Cover image for Network Security Through Data Analysis

Book description

In this practical guide, security researcher Michael Collins shows you several techniques and tools for collecting and analyzing network traffic datasets. You’ll understand how your network is used, and what actions are necessary to protect and improve it. Divided into three sections, this book examines the process of collecting and organizing data, various tools for analysis, and several different analytic scenarios and techniques.

Table of Contents

  1. Preface
    1. Audience
    2. Contents of This Book
    3. Conventions Used in This Book
    4. Using Code Examples
    5. Safari® Books Online
    6. How to Contact Us
    7. Acknowledgements
  2. I. Data
    1. 1. Sensors and Detectors: An Introduction
      1. Vantages: How Sensor Placement Affects Data Collection
      2. Domains: Determining Data That Can Be Collected
      3. Actions: What a Sensor Does with Data
      4. Conclusion
    2. 2. Network Sensors
      1. Network Layering and Its Impact on Instrumentation
        1. Network Layers and Vantage
        2. Network Layers and Addressing
      2. Packet Data
        1. Packet and Frame Formats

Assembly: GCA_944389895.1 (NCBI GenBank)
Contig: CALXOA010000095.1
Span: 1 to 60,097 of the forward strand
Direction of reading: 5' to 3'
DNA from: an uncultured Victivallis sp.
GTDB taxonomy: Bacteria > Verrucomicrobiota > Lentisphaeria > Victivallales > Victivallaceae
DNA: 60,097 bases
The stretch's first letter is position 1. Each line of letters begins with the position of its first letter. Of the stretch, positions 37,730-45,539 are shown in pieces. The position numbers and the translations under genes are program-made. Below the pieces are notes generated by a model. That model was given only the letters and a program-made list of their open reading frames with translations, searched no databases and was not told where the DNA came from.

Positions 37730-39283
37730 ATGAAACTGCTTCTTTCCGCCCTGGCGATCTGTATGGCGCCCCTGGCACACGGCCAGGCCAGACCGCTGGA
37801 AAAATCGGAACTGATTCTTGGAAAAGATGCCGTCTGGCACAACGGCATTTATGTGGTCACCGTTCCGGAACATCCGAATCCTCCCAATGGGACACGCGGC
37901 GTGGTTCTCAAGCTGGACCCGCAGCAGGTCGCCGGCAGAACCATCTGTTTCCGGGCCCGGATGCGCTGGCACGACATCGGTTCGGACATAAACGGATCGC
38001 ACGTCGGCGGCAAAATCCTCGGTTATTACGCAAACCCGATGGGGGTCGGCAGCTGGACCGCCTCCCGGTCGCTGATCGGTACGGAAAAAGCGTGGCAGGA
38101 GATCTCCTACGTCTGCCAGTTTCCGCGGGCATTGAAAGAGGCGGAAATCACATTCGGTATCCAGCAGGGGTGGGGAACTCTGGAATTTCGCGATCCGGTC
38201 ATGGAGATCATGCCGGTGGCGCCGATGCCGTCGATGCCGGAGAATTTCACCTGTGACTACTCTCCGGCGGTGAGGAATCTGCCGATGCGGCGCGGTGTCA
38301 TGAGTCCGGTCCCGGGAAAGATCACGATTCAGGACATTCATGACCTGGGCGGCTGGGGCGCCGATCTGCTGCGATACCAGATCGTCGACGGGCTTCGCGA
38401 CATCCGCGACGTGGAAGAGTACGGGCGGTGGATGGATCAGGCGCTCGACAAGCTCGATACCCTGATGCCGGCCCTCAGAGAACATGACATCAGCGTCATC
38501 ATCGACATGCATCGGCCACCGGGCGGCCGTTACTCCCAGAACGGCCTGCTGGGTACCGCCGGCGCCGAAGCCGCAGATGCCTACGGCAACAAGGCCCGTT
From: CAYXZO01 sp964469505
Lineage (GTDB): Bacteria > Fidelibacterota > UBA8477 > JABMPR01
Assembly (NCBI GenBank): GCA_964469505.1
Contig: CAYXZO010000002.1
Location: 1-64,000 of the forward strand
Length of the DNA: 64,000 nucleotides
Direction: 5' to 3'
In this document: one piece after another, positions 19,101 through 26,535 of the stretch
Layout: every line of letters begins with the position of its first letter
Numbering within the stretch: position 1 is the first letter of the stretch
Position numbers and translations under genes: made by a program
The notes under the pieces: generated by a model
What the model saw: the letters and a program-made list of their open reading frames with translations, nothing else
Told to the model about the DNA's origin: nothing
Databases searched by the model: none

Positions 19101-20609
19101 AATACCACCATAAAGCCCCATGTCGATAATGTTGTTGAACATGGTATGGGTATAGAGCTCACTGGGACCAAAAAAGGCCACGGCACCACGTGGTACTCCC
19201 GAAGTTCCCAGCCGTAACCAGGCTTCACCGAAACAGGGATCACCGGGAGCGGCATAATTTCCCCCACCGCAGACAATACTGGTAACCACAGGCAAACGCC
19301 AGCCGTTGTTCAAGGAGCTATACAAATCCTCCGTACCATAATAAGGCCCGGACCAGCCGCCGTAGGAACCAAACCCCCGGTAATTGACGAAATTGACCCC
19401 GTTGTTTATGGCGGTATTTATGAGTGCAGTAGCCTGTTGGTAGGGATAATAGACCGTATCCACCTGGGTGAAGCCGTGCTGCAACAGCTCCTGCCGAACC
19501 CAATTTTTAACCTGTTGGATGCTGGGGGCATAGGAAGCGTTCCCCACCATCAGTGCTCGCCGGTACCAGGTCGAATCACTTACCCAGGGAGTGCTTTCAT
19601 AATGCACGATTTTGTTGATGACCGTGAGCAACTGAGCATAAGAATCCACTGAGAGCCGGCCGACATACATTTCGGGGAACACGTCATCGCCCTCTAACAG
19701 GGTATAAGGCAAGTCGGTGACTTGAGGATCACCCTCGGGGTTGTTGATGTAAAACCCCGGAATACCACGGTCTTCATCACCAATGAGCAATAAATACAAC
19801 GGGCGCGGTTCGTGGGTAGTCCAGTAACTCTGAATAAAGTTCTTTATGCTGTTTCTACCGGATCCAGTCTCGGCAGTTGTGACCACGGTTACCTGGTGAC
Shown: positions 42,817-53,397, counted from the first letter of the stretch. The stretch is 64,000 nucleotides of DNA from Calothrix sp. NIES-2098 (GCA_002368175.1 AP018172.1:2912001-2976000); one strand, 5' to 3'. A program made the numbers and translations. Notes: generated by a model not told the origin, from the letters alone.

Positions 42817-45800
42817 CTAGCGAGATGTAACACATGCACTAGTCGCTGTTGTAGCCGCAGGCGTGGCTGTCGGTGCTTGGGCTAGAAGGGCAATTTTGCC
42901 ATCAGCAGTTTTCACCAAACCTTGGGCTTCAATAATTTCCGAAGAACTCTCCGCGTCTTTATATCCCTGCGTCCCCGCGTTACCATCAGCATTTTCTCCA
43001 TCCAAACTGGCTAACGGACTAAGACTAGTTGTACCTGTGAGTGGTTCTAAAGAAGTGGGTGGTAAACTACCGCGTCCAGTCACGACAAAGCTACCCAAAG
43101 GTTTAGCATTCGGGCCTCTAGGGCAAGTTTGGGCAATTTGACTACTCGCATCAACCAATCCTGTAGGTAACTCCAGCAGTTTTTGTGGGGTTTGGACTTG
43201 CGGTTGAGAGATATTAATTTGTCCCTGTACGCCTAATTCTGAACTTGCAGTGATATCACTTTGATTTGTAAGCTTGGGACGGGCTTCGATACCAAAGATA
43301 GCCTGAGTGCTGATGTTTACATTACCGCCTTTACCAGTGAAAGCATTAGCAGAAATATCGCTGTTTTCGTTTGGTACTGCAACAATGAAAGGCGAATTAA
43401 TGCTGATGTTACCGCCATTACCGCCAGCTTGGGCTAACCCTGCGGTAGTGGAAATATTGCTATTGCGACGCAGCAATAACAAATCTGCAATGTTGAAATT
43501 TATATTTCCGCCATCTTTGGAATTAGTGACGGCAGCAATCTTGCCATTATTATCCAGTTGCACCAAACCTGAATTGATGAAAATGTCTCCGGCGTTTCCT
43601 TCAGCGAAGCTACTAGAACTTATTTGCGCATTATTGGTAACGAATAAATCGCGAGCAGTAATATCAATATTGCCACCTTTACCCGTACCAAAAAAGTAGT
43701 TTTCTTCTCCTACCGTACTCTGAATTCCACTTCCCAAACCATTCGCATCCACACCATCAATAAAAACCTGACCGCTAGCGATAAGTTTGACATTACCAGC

2. Rolling Buffers
        3. Limiting the Data Captured from Each Packet
        4. Filtering Specific Types of Packets
        5. What If It’s Not Ethernet?
      3. NetFlow
        1. NetFlow v5 Formats and Fields
          1. “Flow and Stuff:” NetFlow v9 and IPFIX
        2. NetFlow Generation and Collection
      4. Further Reading
    3. 3. Host and Service Sensors: Logging Traffic at the Source
      1. Accessing and Manipulating Logfiles
      2. The Contents of Logfiles
        1. The Characteristics of a Good Log Message
        2. Existing Logfiles and How to Manipulate Them
      3. Representative Logfile Formats
        1. HTTP: CLF and ELF
        2. SMTP
        3. Microsoft Exchange: Message Tracking Logs
      4. Logfile Transport: Transfers, Syslog, and Message Queues
        1. Transfer and Logfile Rotation
        2. Syslog
      5. Further Reading
    4. 4. Data Storage for Analysis: Relational Databases, Big Data, and Other Options
      1. Log Data and the CRUD Paradigm
        1. Creating a Well-Organized Flat File System: Lessons from SiLK
      2. A Brief Introduction to NoSQL Systems
      3. What Storage Approach to Use
        1. Storage Hierarchy, Query Times, and Aging
  3. II. Tools
    1. 5. The SiLK Suite
      1. What Is SiLK and How Does It Work?
      2. Acquiring and Installing SiLK
        1. The Datafiles
      3. Choosing and Formatting Output Field Manipulation: rwcut
      4. Basic Field Manipulation: rwfilter
        1. Ports and Protocols
        2. Size
        3. IP Addresses
        4. Time
        5. TCP Options
        6. Helper Options
        7. Miscellaneous Filtering Options and Some Hacks
      5. rwfileinfo and Provenance
      6. Combining Information Flows: rwcount
      7. rwset and IP Sets
      8. rwuniq
      9. rwbag